The 4th entry in the Dana Knightstone Saga.
This time around the setting takes place in Austria where she investigates a mysterious ghost sighting which was seen by her cousin. The central focus is once again on love, murder and mystery. Your adventure begins in a mansion where you once again search for clues and items which can help you progress along your journey.
So what has changed this time around? Not much in terms of gameplay accept the wonderful addition of being able to manipulate objects in hidden-object scenes. There will be times where you may need to open a box in a hidden object scene with key so you now have the ability to drag and drop certain items around on-screen. Another example would be moving a piece of paper around in order to find small objects underneath. These may seem like minor additions but they do add to the immersion of the experience and once again these casual hidden-object scenes are quite secondary to the overall experience.
Backgrounds are quite beautiful to look at thanks to the vibrant art of each location you visit during your adventure – expect to see quite a few exotic locations. Locations will range from mansions to snow fields and deep inside wells.
The music is also once again well-suited for each scene with wonderful compositions. Voice acted cutscenes make a welcome return as well.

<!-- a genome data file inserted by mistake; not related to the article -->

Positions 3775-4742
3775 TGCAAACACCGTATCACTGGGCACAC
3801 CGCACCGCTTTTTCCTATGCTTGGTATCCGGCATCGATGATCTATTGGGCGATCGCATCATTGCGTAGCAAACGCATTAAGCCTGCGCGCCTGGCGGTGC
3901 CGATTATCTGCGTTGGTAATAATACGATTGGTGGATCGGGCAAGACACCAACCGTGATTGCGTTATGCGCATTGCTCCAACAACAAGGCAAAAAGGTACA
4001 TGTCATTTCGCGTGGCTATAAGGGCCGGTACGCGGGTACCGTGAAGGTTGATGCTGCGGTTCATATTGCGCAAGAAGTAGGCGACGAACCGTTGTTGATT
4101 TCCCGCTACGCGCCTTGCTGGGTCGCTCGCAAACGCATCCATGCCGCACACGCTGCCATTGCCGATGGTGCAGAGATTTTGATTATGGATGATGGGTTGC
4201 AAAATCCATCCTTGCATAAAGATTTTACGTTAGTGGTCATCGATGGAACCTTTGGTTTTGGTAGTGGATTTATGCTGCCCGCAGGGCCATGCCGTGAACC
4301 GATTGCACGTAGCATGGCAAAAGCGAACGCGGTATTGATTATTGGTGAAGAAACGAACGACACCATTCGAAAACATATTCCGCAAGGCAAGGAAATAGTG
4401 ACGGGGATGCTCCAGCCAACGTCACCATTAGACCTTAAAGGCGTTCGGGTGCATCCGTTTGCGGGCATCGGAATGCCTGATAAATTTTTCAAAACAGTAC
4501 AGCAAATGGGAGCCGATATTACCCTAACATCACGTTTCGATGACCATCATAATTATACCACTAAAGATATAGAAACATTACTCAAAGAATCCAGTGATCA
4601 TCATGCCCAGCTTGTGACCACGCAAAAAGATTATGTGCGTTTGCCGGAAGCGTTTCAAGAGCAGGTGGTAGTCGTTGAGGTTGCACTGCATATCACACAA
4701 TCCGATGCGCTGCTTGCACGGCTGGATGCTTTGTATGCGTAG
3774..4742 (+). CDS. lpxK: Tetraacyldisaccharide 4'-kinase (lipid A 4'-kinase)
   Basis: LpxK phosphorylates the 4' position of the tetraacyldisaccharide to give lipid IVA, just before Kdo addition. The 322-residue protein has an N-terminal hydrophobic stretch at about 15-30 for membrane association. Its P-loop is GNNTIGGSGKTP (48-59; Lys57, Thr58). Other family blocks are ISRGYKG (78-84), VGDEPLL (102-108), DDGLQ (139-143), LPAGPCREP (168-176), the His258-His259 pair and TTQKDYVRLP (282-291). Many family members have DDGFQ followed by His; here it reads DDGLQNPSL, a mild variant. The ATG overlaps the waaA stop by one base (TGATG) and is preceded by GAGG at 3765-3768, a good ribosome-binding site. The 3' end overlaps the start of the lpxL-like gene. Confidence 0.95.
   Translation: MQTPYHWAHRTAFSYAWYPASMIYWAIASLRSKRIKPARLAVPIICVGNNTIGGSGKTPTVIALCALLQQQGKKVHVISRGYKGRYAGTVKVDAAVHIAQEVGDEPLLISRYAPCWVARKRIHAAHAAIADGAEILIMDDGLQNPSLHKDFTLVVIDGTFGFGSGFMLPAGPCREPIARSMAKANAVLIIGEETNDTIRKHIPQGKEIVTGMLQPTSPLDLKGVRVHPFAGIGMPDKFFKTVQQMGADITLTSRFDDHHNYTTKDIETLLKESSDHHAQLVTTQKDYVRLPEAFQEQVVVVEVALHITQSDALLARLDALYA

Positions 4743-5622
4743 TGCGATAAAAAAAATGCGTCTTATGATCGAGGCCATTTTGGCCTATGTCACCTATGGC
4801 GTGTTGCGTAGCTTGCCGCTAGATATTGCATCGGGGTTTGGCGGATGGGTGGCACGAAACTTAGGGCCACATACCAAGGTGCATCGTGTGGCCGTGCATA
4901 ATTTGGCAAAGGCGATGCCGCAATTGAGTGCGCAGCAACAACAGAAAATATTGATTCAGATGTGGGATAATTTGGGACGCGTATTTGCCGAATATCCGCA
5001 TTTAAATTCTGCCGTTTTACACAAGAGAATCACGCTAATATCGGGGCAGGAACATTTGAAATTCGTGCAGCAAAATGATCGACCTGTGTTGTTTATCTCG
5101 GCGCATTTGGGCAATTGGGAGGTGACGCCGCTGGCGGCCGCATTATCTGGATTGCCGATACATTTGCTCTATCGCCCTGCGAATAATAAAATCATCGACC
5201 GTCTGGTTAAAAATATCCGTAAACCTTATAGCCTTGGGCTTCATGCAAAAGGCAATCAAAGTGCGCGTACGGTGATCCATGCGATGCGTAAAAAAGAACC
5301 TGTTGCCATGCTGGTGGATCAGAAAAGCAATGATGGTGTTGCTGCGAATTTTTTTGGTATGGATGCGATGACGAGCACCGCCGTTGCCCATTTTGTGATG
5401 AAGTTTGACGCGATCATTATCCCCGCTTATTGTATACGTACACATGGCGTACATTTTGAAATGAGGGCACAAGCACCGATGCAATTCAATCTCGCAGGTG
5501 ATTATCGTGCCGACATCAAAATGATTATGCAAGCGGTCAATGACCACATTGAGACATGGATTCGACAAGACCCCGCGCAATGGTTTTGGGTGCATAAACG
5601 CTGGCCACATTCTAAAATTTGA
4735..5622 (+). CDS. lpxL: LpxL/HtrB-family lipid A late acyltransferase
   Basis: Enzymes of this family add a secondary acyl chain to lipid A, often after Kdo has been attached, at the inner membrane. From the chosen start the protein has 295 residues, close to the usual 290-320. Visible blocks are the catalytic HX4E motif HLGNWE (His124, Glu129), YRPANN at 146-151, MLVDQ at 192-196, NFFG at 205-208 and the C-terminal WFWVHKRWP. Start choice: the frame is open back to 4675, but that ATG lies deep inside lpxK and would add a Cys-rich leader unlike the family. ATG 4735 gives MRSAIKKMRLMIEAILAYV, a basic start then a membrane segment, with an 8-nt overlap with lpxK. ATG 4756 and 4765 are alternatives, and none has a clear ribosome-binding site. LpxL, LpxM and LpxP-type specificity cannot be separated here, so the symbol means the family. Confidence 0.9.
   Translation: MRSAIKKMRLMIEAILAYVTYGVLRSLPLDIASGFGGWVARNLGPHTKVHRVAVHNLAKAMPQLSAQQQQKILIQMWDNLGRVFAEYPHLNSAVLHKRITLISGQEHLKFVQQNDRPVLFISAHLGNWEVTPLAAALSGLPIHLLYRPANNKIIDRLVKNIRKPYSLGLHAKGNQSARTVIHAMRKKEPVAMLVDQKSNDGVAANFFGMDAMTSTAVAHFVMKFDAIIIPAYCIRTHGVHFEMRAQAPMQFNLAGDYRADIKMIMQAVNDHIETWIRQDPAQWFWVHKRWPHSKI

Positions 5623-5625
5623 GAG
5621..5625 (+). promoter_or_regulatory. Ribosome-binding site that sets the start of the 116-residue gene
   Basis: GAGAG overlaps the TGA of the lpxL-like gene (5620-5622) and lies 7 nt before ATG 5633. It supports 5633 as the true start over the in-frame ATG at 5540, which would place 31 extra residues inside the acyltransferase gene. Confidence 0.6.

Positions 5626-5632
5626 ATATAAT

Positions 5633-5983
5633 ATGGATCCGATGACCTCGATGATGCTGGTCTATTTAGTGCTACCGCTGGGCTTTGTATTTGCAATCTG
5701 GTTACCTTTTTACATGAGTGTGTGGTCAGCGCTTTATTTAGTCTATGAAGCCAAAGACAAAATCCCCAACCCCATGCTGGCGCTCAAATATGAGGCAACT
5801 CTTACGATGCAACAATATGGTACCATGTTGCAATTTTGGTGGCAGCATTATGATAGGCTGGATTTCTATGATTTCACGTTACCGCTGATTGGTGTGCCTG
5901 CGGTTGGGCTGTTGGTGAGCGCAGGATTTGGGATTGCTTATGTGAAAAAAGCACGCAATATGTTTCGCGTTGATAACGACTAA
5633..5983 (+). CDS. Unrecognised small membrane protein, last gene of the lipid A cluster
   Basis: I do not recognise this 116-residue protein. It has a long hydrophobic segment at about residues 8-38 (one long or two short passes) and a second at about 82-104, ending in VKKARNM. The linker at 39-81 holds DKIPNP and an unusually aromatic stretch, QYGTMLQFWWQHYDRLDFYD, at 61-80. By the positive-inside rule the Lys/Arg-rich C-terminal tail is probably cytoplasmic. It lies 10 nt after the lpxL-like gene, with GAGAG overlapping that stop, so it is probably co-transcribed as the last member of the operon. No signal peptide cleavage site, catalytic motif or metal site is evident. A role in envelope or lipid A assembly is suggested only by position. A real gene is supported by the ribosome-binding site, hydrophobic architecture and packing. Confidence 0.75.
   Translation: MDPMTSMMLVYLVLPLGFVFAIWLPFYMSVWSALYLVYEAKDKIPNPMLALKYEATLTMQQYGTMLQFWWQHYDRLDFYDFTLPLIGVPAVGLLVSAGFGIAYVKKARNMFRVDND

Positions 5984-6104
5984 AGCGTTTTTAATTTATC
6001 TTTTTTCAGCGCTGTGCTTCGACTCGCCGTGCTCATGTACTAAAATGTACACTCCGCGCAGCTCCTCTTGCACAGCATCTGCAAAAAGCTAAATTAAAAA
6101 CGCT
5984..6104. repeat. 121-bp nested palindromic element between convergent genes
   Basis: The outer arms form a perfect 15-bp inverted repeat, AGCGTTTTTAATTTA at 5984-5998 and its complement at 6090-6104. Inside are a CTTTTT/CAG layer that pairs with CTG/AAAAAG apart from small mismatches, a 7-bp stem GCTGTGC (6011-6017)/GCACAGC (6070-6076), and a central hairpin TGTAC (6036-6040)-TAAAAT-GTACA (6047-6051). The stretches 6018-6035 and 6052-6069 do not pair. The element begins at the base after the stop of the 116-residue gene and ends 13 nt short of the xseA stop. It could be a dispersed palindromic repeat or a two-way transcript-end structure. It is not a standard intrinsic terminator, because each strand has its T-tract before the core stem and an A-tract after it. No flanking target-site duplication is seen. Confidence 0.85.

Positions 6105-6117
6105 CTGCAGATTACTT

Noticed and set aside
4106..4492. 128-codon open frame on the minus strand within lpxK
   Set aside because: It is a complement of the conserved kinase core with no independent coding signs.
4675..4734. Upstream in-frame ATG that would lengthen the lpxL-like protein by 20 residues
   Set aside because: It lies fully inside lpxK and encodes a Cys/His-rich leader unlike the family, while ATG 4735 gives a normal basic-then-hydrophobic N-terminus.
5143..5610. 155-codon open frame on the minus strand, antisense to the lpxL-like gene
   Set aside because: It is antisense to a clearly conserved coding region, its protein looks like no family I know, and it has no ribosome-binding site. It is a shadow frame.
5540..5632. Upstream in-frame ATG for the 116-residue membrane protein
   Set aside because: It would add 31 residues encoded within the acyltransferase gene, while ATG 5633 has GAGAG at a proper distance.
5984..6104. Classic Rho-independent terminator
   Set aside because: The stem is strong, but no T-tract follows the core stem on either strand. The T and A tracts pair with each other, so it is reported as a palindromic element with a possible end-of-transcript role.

There are plenty of puzzles to progress through which each being well designed and once again you are able to skip after a certain time period. The puzzles never really feel too difficult which makes it just right in terms of balance although if you choose to skip a few puzzles you may miss out on certain achievements.
There is once again an epilogue after you complete the main chapters. This is where things may get a bit tricky on the puzzle side of things. At times it may feel like the epilogue was a bit shoe-horned in but at least it does expand a bit on the overall story.
The verdict is once again very good for Dana Knightstone. Boomzap has done an outstanding job with this series thus far with each installment pretty much bettering the last. The heart of the series is overall formulaic, but that may be a good thing. The main aspect which sets this game apart from other casual hidden-object titles is the fact that it doesn’t feel like a hidden-object game at all. The emphasis is clearly more on the puzzles than story in this series as the story is interesting but it not truly in depth as non-casual adventure game would be.
I hope more people will be able to give this series a chance without writing it off early on as another casual adventure title.